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Twitter Posts Strong Q4 Results, Stock Plunges on Forecast of Weak Revenue and Higher Costs

Twitter beat Wall Street financial expectations for fourth-quarter 2018, but the company’s stock fell on a weak Q1 revenue outlook — and after Twitter said it’s going to stop reporting monthly user counts, in favor of “monetizable” daily active users.

The social network’s Q4 revenue totaled $909 million, up 24% year-over-year, with video ads again representing more than half of its ad sales. It was the fifth quarter in a row Twitter reported a profit: Net income was $255 million versus $91 million in the year-prior period, or adjusted earnings per share of 31 cents. Analysts on average expected revenue of $869.5 million and adjusted EPS of 25 cents.

For the first quarter of 2019, Twitter expects total revenue to be between $715 million and $775 million (compared with the Wall Street consensus estimate of $762 million), with operating income of $5 million-$35 million. In addition, the company said it expects full-year 2019 operating expenses to be up 20% year-over-year as it increases investment in areas including improving safety and eliminating spam and other bad actors, as well as product, sales and platform. That disappointed investors, with Twitter’s stock dropping as much as 8% in premarket trading.

Twitter also is changing the user metrics it reports to Wall Street, and will report only “average monetizable daily active users,” or  “mDAU,” in the future. That’s partly because its daily active user base continues to grow — while monthly user counts have stalled or declined, as Twitter continues to purge fake and other suspect accounts.

For the fourth quarter, Twitter reported 126 million mDAU, compared with 115 million in the same period of the previous year and 124 million in Q3 of 2018. Average monthly active users for Q4 fell 5 million sequentially to 321 million, which is down from 330 million in the year-earlier period.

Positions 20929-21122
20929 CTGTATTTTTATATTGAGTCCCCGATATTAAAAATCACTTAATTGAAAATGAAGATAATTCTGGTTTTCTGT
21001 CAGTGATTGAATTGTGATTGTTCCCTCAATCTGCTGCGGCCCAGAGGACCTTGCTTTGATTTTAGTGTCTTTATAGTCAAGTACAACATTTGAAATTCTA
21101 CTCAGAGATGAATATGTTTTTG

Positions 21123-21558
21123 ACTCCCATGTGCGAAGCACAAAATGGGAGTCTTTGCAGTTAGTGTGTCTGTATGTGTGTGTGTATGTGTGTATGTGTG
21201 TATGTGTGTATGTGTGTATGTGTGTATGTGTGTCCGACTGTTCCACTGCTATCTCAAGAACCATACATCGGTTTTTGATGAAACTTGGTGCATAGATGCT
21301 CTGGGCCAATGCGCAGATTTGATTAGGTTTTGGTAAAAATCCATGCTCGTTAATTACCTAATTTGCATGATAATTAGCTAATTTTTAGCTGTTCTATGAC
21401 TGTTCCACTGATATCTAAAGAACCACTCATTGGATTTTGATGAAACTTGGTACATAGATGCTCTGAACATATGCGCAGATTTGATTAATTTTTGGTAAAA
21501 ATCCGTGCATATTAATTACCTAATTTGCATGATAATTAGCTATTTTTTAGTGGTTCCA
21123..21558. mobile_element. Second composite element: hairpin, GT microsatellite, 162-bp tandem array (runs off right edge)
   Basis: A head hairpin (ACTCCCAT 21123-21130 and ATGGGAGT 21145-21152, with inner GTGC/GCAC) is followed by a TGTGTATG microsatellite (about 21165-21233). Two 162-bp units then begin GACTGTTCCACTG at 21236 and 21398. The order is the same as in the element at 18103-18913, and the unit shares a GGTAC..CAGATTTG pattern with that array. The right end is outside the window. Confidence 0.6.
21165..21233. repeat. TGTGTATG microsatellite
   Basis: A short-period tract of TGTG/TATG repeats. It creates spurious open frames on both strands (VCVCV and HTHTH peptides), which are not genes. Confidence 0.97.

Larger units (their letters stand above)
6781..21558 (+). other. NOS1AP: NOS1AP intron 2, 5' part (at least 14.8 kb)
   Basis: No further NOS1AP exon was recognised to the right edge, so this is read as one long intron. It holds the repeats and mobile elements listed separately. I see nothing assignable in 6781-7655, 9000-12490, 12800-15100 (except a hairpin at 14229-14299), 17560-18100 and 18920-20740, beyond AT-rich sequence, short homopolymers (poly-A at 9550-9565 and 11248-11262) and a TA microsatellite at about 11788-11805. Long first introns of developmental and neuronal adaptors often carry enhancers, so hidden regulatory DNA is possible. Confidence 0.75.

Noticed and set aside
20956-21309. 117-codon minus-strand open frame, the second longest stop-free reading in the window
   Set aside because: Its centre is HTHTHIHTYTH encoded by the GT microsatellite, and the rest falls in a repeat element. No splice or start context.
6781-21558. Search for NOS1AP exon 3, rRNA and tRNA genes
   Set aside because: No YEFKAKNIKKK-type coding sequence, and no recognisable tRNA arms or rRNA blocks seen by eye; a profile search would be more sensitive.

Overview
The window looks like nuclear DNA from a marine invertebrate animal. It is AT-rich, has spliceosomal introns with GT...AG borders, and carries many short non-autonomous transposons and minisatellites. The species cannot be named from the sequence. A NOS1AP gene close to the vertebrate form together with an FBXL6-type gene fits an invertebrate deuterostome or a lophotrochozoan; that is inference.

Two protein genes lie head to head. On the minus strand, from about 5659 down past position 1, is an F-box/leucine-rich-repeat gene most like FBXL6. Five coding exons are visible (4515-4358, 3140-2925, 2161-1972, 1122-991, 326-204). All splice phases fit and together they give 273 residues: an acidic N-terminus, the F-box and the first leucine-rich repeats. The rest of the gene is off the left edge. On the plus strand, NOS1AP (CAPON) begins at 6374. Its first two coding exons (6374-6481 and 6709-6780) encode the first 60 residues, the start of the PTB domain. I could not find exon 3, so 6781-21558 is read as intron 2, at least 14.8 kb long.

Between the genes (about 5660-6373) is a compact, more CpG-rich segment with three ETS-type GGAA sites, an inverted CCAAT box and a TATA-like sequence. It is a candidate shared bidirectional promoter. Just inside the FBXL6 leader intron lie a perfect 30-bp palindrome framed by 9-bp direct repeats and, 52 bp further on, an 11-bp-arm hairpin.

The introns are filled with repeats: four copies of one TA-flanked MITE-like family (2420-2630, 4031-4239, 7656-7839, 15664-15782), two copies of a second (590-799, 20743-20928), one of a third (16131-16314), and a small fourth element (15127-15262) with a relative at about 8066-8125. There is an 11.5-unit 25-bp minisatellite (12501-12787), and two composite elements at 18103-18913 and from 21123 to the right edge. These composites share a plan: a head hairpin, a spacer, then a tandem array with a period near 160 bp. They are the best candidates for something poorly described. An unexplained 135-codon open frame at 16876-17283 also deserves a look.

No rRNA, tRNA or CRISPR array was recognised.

Twitter’s 126 million mDAUs for the most recent quarter, the first time it’s reported an actual number for daily users, is well below Snapchat’s 186 million DAUs for Q4 — but Twitter says the comparison isn’t apples-to-apples. “Our mDAU are not comparable to current disclosures from other companies, many of whom share a more expansive metric that includes people who are not seeing ads,” Twitter said in its letter to investors.

In announcing the decision to disclose monetizable daily active users, Twitter said, “We want to align our external stakeholders around one metric that reflects our goal of delivering value to people on Twitter every day and monetizing that usage.”

Twitter CEO Jack Dorsey claimed the full-year 2018 results are proof the company’s long-term strategy is working.

“Our efforts to improve health have delivered important results, and new product features like a single switch to move between latest and most relevant tweets have been embraced by the people who use Twitter,” Dorsey wrote in announcing the Q4 results. “We enter this year confident that we will continue to deliver strong performance by focusing on making Twitter a healthier and more conversational service.”

Twitter ended 2018 with over 3,900 employees, growing its global headcount by 16% (or nearly 550 employees).

One of Twitter’s biggest problems has been dealing with bad actors on the platform — and specifically, curbing abusive behavior on the platform. Dorsey again reiterated that the platform’s “health” is the No. 1 priority for Twitter. The company touted a 16% decrease in abuse reports last year from users “who had an interaction with their alleged abuser on Twitter.”

In 2019, Twitter said, it will take “a more proactive approach to reducing abuse and its effects on Twitter, with the goal of reducing the burden on victims of abuse and, where possible, taking action before abuse is reported.” It’s also planning to beef up login and sign-up processes to make it “more challenging for bad actors to take advantage of accounts for abusive or malicious purposes.”

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